Dining Alone

This morning I read Naturgesetz’  latest blog post about St. John the Baptist Day   http://naturgesetz-takecourage.blogspot.com/ (Sorry, I can’t figure out how to include an actual link. Maybe someday I will look in the instructions!)  In it he described several celebratory meals he had on the eve and the day. They totally put my salivary glands in a frenzy!

It got me thinking about another of my many quirks.  For many years (almost 30) I have not dined alone at what I would consider a nice restaurant.  I have only done so with friends or relatives.  If I am alone I will eat only at relatively inexpensive chain restaurants such as Dennys, IHOP, Golden Corral, etc. – but the cost has nothing to do with it.  Instead it comes from a particular experience I had years ago in New York.

From 1969 to 1982 I lived in Maryland – working in Baltimore and Washington.  My job took me to New York a couple times a year on business.  I also would go there for pleasure three or four weekends a year.  On those pleasure trips I would take off work about noon on Friday and either drive or take the Metroliner to New York, returning home on Sunday evening.   Although New York is surely a terrible place to live (congested, noisy and expensive) it is a wonderful place to visit.  On each of my trips I made sure to take in one Broadway show, eat at a fine restaurant , catch the Rockettes at Radio City and do at least one other touristy thing.

It was on a visit during the end of that period that I had the experience at a restaurant that caused my dining alone quirk.  I went to a restaurant considered one of New York’s finest (the name escapes me) that did not take reservations. When I arrived, around 6 PM, there was already quite a line awaiting seating.  I signed in with the receptionist and joined the line, which was growing.  They were seating people rather quickly, though, and it appeared that my wait would probably not be longer than a half hour.

At a point where I was getting close to the front there was an announcement: “xxxx party of two.”, and a couple  behind me in line stepped forward and were escorted into the restaurant proper.  “That’s odd.”, thought I.  Shortly, there was another announcement for two, and another couple from behind stepped forward, and I’m thinking: “What up wit’ dat?”  By this point I am almost at the head of the line – and another party of two behind me in line was granted entry.

Steam was coming from my ears as I stepped up to the receptionist’s station. “Pardon me,” says I, “Isn’t a table for two the same as a table for one?”

“Yes.” was the response.

“Well, you just seated three couples who arrived after me.”, says I.

He looked down his nose at me as if I were something one found stuck to the bottom of one’s shoe and haughtily stated: “We give preference to couples.”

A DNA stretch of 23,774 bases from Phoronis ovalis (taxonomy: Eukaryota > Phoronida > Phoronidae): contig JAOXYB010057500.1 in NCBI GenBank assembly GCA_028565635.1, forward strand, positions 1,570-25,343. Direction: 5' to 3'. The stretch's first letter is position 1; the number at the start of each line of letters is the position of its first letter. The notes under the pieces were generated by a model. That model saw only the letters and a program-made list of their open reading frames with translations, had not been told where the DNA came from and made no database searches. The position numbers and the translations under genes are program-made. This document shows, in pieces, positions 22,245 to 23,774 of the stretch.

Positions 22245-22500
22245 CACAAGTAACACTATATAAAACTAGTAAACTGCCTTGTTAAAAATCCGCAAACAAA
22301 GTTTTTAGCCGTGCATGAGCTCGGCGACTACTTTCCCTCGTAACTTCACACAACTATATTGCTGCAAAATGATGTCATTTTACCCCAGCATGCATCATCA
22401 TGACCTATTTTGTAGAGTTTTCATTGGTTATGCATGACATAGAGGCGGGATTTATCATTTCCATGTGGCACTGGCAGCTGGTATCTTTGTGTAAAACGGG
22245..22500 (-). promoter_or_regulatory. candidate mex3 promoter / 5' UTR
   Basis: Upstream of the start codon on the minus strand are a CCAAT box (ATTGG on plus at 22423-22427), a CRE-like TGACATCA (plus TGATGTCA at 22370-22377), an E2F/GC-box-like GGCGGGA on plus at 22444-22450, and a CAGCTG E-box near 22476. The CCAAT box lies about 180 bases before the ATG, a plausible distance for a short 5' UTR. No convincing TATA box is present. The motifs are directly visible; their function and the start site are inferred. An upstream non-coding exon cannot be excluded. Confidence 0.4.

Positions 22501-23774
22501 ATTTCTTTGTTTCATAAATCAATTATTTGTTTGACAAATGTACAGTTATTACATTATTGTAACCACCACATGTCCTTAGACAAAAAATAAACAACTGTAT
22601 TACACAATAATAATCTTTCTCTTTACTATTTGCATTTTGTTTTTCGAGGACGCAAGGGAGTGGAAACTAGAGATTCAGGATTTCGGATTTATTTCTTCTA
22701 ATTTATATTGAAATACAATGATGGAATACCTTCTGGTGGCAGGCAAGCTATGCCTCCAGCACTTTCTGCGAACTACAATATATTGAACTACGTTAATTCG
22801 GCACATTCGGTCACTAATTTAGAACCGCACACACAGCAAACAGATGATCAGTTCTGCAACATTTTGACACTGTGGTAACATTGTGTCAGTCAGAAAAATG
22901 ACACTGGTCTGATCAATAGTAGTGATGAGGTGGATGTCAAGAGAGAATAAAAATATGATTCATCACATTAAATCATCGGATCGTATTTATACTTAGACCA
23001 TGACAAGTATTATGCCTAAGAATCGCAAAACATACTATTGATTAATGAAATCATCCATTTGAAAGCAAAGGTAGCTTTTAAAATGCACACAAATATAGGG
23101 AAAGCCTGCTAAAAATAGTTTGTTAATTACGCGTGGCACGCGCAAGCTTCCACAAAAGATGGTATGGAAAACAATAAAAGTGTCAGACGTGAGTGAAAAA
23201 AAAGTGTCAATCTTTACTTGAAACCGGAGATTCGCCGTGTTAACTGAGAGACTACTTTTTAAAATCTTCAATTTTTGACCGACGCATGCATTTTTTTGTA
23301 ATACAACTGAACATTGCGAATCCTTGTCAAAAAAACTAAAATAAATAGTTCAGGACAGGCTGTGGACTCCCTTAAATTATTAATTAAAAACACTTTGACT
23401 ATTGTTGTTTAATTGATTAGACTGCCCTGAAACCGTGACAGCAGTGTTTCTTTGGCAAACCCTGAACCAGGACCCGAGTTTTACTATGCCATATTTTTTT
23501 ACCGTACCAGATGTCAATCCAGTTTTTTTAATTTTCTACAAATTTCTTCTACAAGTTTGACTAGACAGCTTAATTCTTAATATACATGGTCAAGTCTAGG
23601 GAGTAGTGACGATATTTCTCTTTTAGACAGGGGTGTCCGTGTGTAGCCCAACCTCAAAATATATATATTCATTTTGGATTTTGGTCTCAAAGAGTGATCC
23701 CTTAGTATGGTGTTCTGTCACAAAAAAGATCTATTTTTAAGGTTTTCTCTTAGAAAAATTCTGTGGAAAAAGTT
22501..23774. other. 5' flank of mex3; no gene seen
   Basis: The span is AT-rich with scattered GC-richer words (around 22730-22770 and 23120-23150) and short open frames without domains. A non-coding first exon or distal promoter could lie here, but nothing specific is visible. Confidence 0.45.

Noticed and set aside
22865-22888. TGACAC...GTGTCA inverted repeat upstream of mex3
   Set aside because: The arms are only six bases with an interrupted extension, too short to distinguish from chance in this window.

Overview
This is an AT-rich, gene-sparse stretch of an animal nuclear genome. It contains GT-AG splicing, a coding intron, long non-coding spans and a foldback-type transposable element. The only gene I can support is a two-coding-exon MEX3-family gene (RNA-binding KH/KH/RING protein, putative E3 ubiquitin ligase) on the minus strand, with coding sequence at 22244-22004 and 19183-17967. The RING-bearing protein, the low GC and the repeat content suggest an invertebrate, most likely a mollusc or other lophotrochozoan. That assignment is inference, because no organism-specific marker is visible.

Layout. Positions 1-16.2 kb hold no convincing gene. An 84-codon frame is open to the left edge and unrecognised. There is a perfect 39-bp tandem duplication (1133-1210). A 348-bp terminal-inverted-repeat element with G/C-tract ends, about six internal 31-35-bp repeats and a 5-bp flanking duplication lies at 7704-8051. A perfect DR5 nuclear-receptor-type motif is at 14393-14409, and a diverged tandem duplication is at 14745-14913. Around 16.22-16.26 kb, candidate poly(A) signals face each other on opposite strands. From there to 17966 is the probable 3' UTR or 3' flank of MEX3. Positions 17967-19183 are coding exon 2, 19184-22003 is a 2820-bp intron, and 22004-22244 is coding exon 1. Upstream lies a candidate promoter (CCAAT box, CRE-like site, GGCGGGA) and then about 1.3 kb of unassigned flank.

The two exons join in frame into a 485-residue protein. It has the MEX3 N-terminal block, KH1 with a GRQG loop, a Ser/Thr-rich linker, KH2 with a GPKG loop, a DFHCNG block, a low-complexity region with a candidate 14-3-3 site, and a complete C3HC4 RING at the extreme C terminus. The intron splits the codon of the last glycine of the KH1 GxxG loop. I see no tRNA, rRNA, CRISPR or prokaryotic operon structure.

“Fine.” says I, “You can scratch my name from the list.”, and I departed, quite annoyed.

I got to thinking about it and realized that the restaurant’s policy was profit driven.  After all, the revenues from full tables will exceed those from tables with empty seats.  In a time period where there are lines awaiting entry there is no need to have a table that is not full, nor is it desirable.  I’m certain that I would have been welcomed at 10 PM when there were empty tables.

In 1970s dollars my check would probably have been about $50, because I normally wouldn’t have an alcoholic beverage.  I would have left a $10 tip, since I generally tip 20%.   Two people at the same  table would likely produce more than $120 revenue, and even with only a normal 15% tip, at least $18 for the waiter. It’s easy to see why this particular restaurant would give couples preference.

Ever since then I have avoided dining alone at nice restaurants.  They don’t particularly want or need my business at peak times, when I would want to go.  I know that the vast majority of restaurants would nevertheless seat me, and that one that I went to was definitely an exception. Still, I have never since  been able to shake the feeling that most, if not all, busy restaurants, and waiters,  would prefer that I not dine there alone.

I know – – that’s nuts!  So be it.  In the immortal words of Popeye the Sailor Man -“I yam what I yam!”

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2 Comments

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2 responses to “Dining Alone

  1. naturgesetz

    First reaction:
    Interesting point. I’ve never been in the situation that prompted your reflection on dining alone. But I have realized for a long time that a single diner is likely to generate less revenue than several. Of course, he also generates more than an empty table.

    But on the theory that I could be blocking a larger party from being seated, I try to run the tab up (without gluttony) and to leave a larger than standard tip. And this has become so ingrained that I tend to do it even when business is slow. I guess I still want to help the business succeed, and in general eating in a restaurant is not something I do every day, so it feels special.

    But my approach also applies to non-fancy establishments, since the staff there are as deserving of their tips as those in the fancier places — and perhaps need them more.

    Actually, I very rarely eat at really fancy places anyway. I’ve been to Locke Ober once or twice in my life. When I first went to the Scollay Square, it was somewhat upscale, but it has dropped prices and modified the menu to attract customers during the recession. I guess I’m most likely to go to a really fancy restaurant when I’m traveling.

    Second reaction:
    It’s too bad that that restaurant regards their patrons as nothing more than walking ATM’s. It would be preferable if they saw themselves as serving people rather than milking them.

  2. Pingback: Personal Care 101

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